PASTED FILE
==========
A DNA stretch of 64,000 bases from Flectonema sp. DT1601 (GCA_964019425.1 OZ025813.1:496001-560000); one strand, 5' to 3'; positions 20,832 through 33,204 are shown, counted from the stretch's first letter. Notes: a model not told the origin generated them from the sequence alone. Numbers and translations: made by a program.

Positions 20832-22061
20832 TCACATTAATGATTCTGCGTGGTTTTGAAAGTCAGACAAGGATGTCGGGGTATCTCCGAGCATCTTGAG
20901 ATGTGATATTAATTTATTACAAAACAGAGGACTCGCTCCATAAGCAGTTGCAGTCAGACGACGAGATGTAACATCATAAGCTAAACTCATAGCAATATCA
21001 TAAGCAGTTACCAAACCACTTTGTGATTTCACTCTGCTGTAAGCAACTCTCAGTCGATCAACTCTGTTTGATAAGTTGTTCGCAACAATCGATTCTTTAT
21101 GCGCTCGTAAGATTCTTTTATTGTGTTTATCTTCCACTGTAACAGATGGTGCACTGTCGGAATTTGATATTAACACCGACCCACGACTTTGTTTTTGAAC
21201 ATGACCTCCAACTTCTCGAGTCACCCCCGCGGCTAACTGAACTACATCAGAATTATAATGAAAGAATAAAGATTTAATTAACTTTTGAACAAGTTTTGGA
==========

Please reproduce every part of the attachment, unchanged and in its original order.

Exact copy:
A DNA stretch of 64,000 bases from Flectonema sp. DT1601 (GCA_964019425.1 OZ025813.1:496001-560000); one strand, 5' to 3'; positions 20,832 through 33,204 are shown, counted from the stretch's first letter. Notes: a model not told the origin generated them from the sequence alone. Numbers and translations: made by a program.

Positions 20832-22061
20832 TCACATTAATGATTCTGCGTGGTTTTGAAAGTCAGACAAGGATGTCGGGGTATCTCCGAGCATCTTGAG
20901 ATGTGATATTAATTTATTACAAAACAGAGGACTCGCTCCATAAGCAGTTGCAGTCAGACGACGAGATGTAACATCATAAGCTAAACTCATAGCAATATCA
21001 TAAGCAGTTACCAAACCACTTTGTGATTTCACTCTGCTGTAAGCAACTCTCAGTCGATCAACTCTGTTTGATAAGTTGTTCGCAACAATCGATTCTTTAT
21101 GCGCTCGTAAGATTCTTTTATTGTGTTTATCTTCCACTGTAACAGATGGTGCACTGTCGGAATTTGATATTAACACCGACCCACGACTTTGTTTTTGAAC
21201 ATGACCTCCAACTTCTCGAGTCACCCCCGCGGCTAACTGAACTACATCAGAATTATAATGAAAGAATAAAGATTTAATTAACTTTTGAACAAGTTTTGGA